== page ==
WELCOME GUEST  |  LOG IN
clubhouse, east hampton, indoor, tennis, cornhole, bar, happy hour, bowling, mini golf
27east.com

Story - News

Jul 20, 2010 6:06 PMPublication: The Southampton Press

Parrish Art Museum construction begins with fanfare

Jul 20, 2010 6:06 PM

WATER MILL—Bulldozers began scraping the ground flat at the future site of the new Parrish Art Museum early Tuesday morning, starting what is expected to be 18 to 20 months of construction on the new 34,500-square-foot building.

A day earlier, Governor David A. Paterson and U.S. Representative Tim Bishop headlined an array of local politicians and museum officials who took part in the ceremonial ground-breaking at the 14-acre Montauk Highway property on the outskirts of Water Mill that will house the new museum.

“The new Parrish, with its educational and programming facilities, is positioned to be a magnet of culture on the East End,” Mr. Paterson said. “It will enhance the cultural thread of New York State. All of us will be glad to say we were there that day.”

The Parrish has been pressing to expand or move out of its cramped Southampton Village facilities for more than 10 years. The additional space the new building will allow for is expected to enhance educational and cultural programs at the museum and permit more full-time displays of the museum’s treasured permanent collection.

“We want the Parrish to be the center for cultural engagement on the East End,” Museum Board Treasurer Norman Peck said at Monday’s private ceremony. “With God’s help, and your help—because money won’t hurt—we will build a museum ... for today and for many tomorrows.”

The new museum is expected to cost between $20 million and $25 million to complete, a fraction of the $80 million the original drafts for the Parrish’s long-planned expansion was to cost. Financial constraints forced the museum leadership to go back to the drawing board with Swiss architects Herzog & de Meuron, resulting in the 600-foot-long, 100-foot-wide structure—covering 60,000 square feet of ground, including the wrap-around porch and covered patio space at the western end of the building—that will sprout from the former tree nursery in Water Mill over the next two years. The interior space is 34,500 square feet.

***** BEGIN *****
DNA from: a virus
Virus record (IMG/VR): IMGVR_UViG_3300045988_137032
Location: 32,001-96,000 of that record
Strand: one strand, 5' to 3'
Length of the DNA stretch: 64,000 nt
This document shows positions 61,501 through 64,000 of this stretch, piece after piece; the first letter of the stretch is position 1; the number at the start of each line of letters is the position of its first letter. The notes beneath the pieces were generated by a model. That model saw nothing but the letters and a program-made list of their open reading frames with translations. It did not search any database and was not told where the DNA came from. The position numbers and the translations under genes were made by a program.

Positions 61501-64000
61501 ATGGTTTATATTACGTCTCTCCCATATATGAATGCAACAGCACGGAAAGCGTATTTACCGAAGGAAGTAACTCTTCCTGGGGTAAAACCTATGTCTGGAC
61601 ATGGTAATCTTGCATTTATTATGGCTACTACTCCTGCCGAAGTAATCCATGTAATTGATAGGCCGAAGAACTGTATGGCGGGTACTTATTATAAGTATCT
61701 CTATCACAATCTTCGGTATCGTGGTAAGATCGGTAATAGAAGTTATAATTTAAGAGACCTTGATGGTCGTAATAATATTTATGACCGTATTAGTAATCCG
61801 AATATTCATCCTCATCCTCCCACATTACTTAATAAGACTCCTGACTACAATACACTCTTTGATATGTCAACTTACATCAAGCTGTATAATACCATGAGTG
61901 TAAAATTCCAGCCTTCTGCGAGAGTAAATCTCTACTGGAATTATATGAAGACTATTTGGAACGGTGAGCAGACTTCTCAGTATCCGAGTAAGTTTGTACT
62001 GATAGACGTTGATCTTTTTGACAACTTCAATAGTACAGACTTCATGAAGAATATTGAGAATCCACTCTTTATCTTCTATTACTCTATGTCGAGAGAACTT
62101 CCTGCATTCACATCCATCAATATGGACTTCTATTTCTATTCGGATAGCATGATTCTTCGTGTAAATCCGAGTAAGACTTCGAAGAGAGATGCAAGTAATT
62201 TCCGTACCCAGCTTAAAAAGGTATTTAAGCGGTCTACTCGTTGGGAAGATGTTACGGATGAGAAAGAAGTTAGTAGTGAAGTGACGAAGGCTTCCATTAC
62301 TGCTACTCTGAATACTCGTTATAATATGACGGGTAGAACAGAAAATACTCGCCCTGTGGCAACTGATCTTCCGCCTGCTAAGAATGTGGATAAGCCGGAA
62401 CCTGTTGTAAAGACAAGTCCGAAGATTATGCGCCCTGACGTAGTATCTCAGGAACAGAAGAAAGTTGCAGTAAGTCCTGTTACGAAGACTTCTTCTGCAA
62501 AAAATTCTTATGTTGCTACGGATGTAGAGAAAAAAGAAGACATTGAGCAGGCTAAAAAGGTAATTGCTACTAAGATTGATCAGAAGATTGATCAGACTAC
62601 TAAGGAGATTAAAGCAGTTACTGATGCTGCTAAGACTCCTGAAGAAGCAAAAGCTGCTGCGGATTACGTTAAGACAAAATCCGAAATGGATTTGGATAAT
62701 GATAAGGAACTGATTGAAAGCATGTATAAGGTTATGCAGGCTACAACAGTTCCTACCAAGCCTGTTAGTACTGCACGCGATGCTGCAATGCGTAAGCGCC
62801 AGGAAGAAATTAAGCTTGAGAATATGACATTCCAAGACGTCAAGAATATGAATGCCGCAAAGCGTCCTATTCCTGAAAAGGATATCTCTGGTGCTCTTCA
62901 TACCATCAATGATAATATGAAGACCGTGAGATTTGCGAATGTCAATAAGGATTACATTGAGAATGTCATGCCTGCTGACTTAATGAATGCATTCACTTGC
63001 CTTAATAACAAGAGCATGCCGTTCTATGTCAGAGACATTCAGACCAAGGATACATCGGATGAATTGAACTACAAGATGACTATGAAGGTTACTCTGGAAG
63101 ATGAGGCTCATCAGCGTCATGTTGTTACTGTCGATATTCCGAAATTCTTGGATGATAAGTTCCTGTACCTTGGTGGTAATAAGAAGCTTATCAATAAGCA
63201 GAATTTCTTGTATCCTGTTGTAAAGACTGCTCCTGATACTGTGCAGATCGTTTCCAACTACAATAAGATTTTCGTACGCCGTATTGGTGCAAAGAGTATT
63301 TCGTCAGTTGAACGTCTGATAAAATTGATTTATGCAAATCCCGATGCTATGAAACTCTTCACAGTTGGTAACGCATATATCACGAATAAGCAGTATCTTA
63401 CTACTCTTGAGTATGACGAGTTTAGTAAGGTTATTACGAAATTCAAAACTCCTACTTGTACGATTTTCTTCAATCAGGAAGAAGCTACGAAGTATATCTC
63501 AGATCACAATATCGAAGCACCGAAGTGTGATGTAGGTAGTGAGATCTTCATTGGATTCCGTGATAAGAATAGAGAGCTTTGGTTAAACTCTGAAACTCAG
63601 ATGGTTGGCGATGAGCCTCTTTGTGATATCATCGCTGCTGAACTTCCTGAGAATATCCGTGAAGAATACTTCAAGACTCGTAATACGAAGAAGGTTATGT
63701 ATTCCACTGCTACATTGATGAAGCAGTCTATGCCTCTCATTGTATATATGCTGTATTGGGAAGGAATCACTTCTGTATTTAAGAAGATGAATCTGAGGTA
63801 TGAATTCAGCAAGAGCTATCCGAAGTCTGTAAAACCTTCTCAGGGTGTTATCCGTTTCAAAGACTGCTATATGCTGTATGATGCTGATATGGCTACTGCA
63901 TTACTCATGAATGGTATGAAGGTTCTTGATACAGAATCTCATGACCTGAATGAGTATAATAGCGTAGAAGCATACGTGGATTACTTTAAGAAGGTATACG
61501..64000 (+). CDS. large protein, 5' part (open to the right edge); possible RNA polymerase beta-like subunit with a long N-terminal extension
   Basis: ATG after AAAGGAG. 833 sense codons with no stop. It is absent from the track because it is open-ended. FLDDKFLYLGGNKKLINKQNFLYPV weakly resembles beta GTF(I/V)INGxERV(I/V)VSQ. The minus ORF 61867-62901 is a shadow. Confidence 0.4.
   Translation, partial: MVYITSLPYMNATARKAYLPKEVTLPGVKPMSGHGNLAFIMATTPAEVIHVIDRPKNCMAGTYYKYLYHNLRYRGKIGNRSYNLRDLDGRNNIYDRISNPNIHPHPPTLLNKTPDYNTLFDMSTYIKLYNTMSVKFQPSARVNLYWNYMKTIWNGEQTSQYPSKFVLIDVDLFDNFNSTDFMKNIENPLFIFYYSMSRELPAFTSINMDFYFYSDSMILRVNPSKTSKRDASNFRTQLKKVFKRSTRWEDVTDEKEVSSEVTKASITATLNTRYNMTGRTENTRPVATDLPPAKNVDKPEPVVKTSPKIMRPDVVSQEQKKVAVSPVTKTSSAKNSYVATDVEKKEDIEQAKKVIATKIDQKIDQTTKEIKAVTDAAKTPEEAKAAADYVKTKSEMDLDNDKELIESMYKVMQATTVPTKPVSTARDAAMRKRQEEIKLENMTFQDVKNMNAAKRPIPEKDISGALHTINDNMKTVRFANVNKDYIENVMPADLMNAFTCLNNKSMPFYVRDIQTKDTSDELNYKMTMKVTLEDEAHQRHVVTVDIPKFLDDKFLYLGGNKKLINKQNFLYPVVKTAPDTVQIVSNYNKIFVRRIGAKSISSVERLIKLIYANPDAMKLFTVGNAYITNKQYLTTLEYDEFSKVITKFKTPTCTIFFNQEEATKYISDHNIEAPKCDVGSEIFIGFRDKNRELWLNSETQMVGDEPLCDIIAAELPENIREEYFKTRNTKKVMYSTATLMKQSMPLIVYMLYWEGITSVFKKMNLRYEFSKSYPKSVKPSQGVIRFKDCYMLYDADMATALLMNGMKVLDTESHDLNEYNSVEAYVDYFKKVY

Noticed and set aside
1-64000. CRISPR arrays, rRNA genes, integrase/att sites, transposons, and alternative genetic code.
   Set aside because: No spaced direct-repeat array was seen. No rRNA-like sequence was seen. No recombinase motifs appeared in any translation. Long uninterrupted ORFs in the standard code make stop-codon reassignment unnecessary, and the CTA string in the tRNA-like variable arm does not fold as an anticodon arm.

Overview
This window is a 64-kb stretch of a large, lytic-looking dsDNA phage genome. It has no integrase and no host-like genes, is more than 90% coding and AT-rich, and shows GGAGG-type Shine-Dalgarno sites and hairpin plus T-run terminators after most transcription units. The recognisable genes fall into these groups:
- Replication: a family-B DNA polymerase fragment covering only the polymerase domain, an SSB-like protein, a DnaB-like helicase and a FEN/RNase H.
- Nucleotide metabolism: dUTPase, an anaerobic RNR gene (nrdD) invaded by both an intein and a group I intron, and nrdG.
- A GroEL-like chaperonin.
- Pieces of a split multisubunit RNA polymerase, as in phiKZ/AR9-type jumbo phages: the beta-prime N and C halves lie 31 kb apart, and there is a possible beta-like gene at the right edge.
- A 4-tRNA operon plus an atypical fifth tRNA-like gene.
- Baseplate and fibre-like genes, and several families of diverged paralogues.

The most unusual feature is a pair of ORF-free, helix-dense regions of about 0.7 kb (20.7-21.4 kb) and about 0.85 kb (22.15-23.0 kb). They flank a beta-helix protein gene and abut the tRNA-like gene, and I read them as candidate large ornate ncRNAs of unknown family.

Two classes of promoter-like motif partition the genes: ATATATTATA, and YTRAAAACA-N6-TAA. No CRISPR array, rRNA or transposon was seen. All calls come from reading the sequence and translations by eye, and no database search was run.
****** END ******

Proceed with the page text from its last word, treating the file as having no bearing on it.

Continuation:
The construction itself will be done by Ben Krupinski Builders of East Hampton and be overseen by administrative architect Douglas Moyer, also of East Hampton.

“Anytime I see heavy equipment ready to go to work on Long Island, it brings me pleasure,” Mr. Bishop said, pointing to four bulldozers parked on the property on Monday. “We need to put people to work, and this project will do that.”

Museum Director Terrie Sultan said that the museum hopes to open the new facility in the spring or early summer of 2012.

You've read 1 of 7 free articles this month.

Already a subscriber? Sign in

The Parish has turned it's back on Southampton Village after so many years of support and the location -- on the most traffic-clogged section of Montauk Highway -- is terrible beyond belief. The museum should have proposed an expansion to the existing property that was appropriate for the current location in SH Village and they could have been done with this years ago -- and for a ton less money.
By Casey22 (3), East Hampton on Jul 23, 10 9:59 PM
2 members liked this comment
The museum tried diligently to expand their building at the Jobs Lane location but the village stopped them at every turn.

I am just so terribly disappointed that museum chose a foreign architectural firm instead of hiring one our great, talented local architects.

This act flies in the face of the museum's mantra of " we support the local artists".
Humbug!
By elliot (254), sag harbor on Jul 28, 10 11:22 PM
The museum is basically a summer place. It is crazy to spend so much money to build outside of Southampton Village.

I worked at the Parrish in 1971 and we had a budget of about $75K. The director at the time, Jean Weber, was imaginative and we made do with the little money there was. Very sad to see them moving out of that beautiful building. Why could they not have hooked up with the library next door?
By ritarig (1), Middletown, NJ on Jul 24, 10 6:16 PM
1 member liked this comment
They didn't like the building on Jobs Lane. Called it a mausoleum and wanted to tear the entire front off of it. Steps, walls, gates and all. They want to be a regional museum, not a just local one, so want a bigger place. Let's wish them much success. Let them build something to their own taste and leave Samuel Parrish's charming building alone.
By goldenrod (505), southampton on Jul 25, 10 8:40 PM
Wahhh, (stomping of feet), "We don't like our mausoleum".

Another tract of farmland gone, and what are they selling that topsoil for? We don't need to grow food, that' not important. Exposing "The Hamptons" to the entire world, as a "regional museum", NOW THAT'S IMPORTANT!!!!!

I had always wondered myself why they did not use the old library building...
Jul 27, 10 1:33 PM appended by Mr. Z
Almost no matter what it is, or who it is out here anymore, nothing is EVER enough, is it? We always "need" things to be bigger, faster, showier, and "better", don't we? Here's an exemplary quote, you do the "maht": "Only in America would there be a guy cocaine just wasn't good enough for." -Dennis Leary
By Mr. Z (11847), North Sea on Jul 27, 10 1:33 PM
1 member liked this comment
As an addendum, the Parrish enjoyed lousy attendance all these past years due to it's dull programs. Now that they have moved to the middle of nowhere it will never have any walk in traffic at all.

The new location will prove to be an absolute disaster.
By elliot (254), sag harbor on Jul 28, 10 11:31 PM